Left and Right-Handed Bat


#1

I know this title sounds a little odd, but.

We actually had a player on a roster that had left and right-handed bats.

No kidding.

Every time he’d switch hit, either hitting lefty or righty, he had different bats with his number on the heel of the bats. Here was he logic.

He was primarily a right-handed batter, and he swung a certain bat depending on what he was going to do in the box at that particular at bat. If he was swinging for the Barbsol signs he’d used a kind of bat with a length, weighted in a particular fashion like a Worth bat with a solid bat neck. If he was swinging to move a runner over, he’d pick up his Rawlings whip neck, again, with a specific weight and length. If he was laying down a bunt, he had a couple of Louisville Sluggers of varying lengths and weights.

Now to top this off, all that would change if he was swinging lefty.

He was the only man I ever saw that came to every single game with a golf bag full of bats.

The guys use to kid him about having a caddy, but after only a few games into a season, nobody was very enthusiastic about kidding him. His approach had a purpose – as every apposing rotation found out.


#2

Adding to what I just posted, he was the only man that I ever saw that would study every apposing pitcher to see what the guy’s best stuff was working that day. If the pitcher was pitching inside to most everybody, his selection of stick was to take that advantage away. If the pitches were most junk - again, his selection had an answer for that too.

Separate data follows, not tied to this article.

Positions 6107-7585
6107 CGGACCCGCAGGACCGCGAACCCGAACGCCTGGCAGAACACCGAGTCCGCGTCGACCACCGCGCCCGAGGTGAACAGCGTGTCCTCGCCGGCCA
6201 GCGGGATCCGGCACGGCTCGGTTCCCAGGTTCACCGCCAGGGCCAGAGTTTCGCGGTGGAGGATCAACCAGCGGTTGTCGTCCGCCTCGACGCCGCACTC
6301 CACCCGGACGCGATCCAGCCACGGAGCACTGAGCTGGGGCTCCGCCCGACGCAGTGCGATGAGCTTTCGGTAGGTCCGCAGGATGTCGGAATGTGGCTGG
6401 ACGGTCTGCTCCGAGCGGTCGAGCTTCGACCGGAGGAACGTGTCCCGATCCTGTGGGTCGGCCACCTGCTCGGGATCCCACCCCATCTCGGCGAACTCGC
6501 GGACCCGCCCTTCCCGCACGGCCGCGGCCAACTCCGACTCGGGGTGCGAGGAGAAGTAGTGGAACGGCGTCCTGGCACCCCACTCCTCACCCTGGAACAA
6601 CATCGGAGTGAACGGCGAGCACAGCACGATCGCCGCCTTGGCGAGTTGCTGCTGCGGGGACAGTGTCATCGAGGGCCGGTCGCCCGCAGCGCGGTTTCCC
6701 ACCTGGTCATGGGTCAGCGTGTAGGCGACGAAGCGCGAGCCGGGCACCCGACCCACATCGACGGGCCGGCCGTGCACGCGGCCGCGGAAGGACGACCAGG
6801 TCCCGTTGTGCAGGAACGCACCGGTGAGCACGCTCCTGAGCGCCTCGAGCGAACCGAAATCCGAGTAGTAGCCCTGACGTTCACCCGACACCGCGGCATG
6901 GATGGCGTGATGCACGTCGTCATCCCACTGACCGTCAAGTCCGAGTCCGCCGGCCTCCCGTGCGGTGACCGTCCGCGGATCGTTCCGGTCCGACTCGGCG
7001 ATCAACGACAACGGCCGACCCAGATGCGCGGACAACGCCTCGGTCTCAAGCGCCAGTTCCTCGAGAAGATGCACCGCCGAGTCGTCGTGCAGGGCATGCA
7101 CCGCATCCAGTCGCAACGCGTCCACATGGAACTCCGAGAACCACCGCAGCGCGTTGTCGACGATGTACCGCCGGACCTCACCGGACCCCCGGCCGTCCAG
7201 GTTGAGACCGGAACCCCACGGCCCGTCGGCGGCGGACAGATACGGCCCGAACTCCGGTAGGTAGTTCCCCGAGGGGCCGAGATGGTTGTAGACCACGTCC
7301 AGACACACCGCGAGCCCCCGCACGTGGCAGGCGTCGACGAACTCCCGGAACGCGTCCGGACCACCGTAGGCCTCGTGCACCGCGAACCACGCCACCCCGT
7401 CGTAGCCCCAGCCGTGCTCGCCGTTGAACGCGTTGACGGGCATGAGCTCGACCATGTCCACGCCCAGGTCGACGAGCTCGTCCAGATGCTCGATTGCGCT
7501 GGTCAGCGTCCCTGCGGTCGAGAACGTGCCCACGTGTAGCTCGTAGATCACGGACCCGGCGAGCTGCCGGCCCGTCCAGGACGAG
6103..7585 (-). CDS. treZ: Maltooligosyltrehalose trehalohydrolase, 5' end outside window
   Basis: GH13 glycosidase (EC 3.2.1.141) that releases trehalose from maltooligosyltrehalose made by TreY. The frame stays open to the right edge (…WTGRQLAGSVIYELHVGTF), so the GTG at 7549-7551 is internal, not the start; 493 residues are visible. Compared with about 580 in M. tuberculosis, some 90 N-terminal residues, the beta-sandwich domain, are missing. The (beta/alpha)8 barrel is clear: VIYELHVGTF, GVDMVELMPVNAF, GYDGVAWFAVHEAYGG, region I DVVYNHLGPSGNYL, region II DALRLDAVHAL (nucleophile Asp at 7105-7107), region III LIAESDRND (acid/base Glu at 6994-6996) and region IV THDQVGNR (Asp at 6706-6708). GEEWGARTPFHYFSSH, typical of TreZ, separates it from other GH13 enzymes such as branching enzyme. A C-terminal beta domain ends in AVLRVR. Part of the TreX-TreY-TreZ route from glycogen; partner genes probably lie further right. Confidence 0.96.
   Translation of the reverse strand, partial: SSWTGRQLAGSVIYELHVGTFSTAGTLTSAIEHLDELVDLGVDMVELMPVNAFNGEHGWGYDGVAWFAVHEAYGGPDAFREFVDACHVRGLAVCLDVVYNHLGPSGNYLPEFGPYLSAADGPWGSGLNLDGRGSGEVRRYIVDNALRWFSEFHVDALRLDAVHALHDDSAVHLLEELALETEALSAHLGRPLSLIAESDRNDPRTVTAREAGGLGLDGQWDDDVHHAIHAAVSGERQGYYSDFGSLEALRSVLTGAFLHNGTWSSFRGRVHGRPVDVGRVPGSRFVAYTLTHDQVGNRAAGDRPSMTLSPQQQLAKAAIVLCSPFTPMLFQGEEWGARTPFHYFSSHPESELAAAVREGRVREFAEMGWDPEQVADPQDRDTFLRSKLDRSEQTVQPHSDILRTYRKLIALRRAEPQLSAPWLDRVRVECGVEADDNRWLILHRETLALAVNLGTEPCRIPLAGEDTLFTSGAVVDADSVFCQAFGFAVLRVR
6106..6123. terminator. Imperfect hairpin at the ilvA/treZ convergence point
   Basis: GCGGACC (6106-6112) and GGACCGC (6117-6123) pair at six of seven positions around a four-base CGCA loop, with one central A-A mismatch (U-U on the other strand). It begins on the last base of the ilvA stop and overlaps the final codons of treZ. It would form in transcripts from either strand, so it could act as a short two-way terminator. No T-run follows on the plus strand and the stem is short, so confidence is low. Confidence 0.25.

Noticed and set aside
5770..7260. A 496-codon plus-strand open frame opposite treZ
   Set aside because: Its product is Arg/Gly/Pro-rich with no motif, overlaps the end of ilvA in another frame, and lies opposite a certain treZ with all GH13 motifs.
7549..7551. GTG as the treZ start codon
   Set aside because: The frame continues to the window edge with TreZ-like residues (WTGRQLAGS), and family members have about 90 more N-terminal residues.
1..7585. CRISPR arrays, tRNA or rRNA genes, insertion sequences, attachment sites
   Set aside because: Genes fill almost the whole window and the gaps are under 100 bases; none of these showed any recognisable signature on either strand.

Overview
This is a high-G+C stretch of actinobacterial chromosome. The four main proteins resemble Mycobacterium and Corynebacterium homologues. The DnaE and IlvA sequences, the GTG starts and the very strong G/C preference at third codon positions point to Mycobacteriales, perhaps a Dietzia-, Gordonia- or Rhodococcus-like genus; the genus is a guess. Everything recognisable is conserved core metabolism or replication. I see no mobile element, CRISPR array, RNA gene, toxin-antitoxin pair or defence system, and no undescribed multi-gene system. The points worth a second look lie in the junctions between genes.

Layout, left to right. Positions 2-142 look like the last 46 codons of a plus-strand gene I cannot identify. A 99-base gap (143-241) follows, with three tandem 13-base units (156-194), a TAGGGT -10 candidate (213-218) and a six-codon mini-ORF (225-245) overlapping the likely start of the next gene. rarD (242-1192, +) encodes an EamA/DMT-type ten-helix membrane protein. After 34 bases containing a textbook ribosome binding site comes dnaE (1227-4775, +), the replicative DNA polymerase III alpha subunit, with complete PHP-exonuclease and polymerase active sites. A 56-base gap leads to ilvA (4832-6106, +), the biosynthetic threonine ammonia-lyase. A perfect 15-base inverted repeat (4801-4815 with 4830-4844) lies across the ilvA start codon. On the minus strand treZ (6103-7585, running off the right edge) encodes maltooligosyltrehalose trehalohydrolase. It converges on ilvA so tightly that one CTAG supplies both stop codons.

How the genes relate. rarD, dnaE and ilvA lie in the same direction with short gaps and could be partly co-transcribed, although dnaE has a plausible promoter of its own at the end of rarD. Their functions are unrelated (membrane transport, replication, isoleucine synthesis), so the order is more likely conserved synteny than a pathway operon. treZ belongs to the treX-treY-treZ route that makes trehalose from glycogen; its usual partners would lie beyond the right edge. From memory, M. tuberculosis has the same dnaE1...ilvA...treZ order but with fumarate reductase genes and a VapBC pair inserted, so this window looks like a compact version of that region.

I did notice that if he fouled-tipped a lot, he would call time and look at the bat, mutter something to the UIC, look back into the dugout and then have another bat brought out to him - bingo, no more foul-tips, goodbye Mr. Rawlings.

His numbers were impressive and I was given one secret to why - besides constant practice. He took every bat that he owned and soaked in very hot water overnight as soon as he bought it. That soaking would actually swell the grain in the bat and would give the surface of the bat a rougher feel to it - hence the bat’s face would have a greater “grab” on the ball.

The man was an artist at bat. A student of his craft.


#3

This guy must have taken several pages out of Ted Williams’ book on hitting. Williams had a bat for just about every situation—except those days when the Red Sox had to face the Yankees and he had to face a certain lefthander whom he couldn’t hit for beans. :slight_smile: [/youtube]


#4

I remember the Yankees had a player by the name of Willie Randolph who would use a 32" bat when he wanted to place the ball in play just enough to move a runner(s) over. He called his 32" bat his pea shooter.

From a pitching coach’s standpoint, whenever I saw a batter swinging a “short stick”, pitches that were inside were out. Also, in certain situations the bunt was a probably a high percentage of the time so that was pitched to by pitchers with inventory that could deal with the bunt.

This sport has so many different avenues of chance and probability that most people would be amazed at just how much planning and preparation goes into every game. Coaching game plans and logic also have a certain slide-rule or sliding-scale to their madness - even who’s at bat and pitch by pitch even before the…" Oh say can you see…"